I was an Android user for years and still have several Android devices. But last October I bought an iPhone 4S and I'm glad I did. I remember the exact date I bought it, because it was the last time Apple updated the iPhone. Unlike Android devices, there is only one new iPhone and one new iPad a year. That doesn't offer a lot of choice but it does make things simpler.
There are things I really like about Android, including how easy it is to configure a new phone. Type in your Google credentials and, within minutes, the phone downloads all your email, contact information and even some personalization features via the cloud. Some models I've tested even automatically imported the "wall paper" photo that I had on my previous phone.
Google offers Android to multiple vendors, so there are plenty of phone choices that all -- in theory -- can run the same operating system and the same apps. Partly because of the competition, there are plenty of Android phones that are less expensive than iPhones, not only for end-users but also for the carriers that typically subsidize the end-user price in exchange for signing a two-year contract. Android is doing quite well; the latest figures from ComScore give it 51 percent of the U.S. smartphone market, while Apple has 31 percent and Blackberry 12 percent.
Like Apple, Google has amassed an enormous developer base, and there are now more than 443,000 Android apps, according to AppBrain.
There are also a lot of different devices. OpenSignalMaps, a service that helps users find the best cell phone signals in their area, has been logging devices that download its app and has found "599 distinct brands" of Android devices and nearly 4,000 distinct models.
Apple, on the other hand, so far has just one screen size for its iPhone and a single tablet screen size, regardless of which generation device you have. And, even though Apple refreshes its iPhone and iPad annually, the number of Apple tablet and phone models out there can still be counted with two hands.
Having so many Android players with so many distinct devices definitely has its advantages. Amazon, for example, was able to create its very popular $199 Kindle Fire tablet, which runs a heavily customized version of Android that not only has a distinct user interface but doesn't necessarily run off-the-shelf Android software. Amazon created its own eco-system around the Kindle Fire with its own app store and its own rules for developers.
The open Android system also allowed Samsung to create a diversity of its own devices with a range of screen sizes. I like the new Samsung Galaxy Tab 2 because, like the Kindle Fire, it's a full featured tablet yet small enough to fit in a coat pocket. And because it's smaller and lighter, I find myself using my Kindle Fire more often than my iPad. I hope the rumors that Apple is developing a 7-inch iPad turn out to be true.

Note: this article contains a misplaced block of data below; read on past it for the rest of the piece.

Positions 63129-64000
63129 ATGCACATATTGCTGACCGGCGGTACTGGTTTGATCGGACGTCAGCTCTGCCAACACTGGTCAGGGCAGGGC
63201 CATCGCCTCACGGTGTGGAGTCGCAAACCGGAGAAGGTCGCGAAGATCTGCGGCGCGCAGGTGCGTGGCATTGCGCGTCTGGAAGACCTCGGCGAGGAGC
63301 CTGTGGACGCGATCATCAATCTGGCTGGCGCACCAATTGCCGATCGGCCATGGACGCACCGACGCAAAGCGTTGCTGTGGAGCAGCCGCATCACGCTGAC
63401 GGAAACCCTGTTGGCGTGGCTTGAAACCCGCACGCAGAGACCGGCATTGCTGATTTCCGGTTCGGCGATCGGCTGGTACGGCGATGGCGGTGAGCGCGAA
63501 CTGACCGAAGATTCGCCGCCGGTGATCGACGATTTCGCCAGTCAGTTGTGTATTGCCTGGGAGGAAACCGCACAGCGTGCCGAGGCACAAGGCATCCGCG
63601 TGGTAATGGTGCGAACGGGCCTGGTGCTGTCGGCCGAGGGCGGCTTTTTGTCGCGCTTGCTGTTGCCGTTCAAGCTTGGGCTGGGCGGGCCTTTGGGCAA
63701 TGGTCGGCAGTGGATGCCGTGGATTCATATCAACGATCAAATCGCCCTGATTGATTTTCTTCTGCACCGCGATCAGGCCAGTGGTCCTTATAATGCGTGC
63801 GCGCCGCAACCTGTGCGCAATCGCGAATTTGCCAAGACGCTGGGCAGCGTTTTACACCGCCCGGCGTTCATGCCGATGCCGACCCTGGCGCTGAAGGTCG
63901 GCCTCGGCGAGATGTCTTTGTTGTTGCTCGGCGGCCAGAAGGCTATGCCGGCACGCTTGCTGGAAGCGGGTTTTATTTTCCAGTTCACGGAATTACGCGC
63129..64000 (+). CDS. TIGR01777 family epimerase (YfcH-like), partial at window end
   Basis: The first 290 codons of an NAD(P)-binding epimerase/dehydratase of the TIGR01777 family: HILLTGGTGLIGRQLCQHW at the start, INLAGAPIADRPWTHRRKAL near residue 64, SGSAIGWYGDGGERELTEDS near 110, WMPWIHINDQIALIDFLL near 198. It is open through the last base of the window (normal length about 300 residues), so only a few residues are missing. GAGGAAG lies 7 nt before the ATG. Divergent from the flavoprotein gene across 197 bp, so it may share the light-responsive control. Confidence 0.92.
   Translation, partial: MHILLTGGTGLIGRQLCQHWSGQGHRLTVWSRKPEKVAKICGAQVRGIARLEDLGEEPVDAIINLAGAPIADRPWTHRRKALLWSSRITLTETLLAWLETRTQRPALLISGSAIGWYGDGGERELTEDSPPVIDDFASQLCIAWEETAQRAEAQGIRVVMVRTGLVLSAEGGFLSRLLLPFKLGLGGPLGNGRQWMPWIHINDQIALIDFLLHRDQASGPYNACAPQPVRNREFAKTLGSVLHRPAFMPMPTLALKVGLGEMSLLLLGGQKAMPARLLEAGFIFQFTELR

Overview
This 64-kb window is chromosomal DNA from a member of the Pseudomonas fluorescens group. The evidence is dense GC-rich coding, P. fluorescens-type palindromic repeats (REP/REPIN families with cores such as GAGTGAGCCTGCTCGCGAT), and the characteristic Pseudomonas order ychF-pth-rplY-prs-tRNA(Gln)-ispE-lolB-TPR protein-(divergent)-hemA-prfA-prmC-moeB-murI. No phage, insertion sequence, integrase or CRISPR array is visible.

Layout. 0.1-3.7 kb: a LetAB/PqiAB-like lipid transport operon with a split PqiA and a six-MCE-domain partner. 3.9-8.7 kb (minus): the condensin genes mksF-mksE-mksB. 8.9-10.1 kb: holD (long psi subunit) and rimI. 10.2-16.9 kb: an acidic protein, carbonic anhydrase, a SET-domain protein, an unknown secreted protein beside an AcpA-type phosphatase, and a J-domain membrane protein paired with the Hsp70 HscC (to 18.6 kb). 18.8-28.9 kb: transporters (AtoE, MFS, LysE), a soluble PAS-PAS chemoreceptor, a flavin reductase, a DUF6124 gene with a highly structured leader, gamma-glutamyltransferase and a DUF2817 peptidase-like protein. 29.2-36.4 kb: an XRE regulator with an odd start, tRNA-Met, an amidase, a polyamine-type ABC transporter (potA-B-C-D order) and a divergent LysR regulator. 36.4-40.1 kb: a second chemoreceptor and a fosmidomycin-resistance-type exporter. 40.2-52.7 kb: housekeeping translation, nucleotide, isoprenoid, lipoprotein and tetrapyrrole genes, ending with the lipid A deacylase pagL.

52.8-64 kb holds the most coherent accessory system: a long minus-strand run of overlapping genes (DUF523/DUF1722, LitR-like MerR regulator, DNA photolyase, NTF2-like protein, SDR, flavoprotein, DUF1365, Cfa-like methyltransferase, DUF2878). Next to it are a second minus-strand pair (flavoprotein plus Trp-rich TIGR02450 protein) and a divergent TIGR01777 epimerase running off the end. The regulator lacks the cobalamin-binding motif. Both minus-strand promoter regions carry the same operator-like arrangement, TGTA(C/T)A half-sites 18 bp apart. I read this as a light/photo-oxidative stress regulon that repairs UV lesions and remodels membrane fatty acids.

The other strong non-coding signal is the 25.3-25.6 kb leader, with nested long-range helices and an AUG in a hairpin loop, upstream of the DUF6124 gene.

Size also matters with phones, and sometimes bigger is indeed better. If you're using your phone to watch video or read eBooks than having a 5.3 inch Galaxy Note might be perfect.
But despite all the positives, the diversity of the Android ecosystem has it downsides. The world of Android is extremely fragmented, not only with a wide variety of hardware devices but with multiple versions of the Android operating system and -- my pet peeve -- customized interfaces that make it harder to switch between devices.
The fragmentation of hardware makes it harder to get everyone using the latest operating system. Unlike PCs, users can't just upgrade an operating system at will. Users have to wait for their carrier to release an upgrade, and that can take forever. Even new phones are coming out with older Android versions with no clear update path. It's also harder to app developers, not only because of the diversity of operating system versions but also hardware differences, including so many screen sizes.
And to make matters worse, handset makers love to customize the user interface with "skins" like Samsung's "TouchWhiz," LG's Optimus and HTC Sense. Each of these skins has its pluses and minuses but I'd be happier with a single user interface from Google, which in my opinion does a better job than the hardware makers when it comes to interface design.
But despite my complaints, I remain optimistic about Android. Problems aside, diversity and openness breed innovation and, over time, I expect there to emerge a more harmonious Android ecosystem. But I got tired of waiting, which is why I bought that iPhone 4S.
This column first appeared in the San Jose Mercury News
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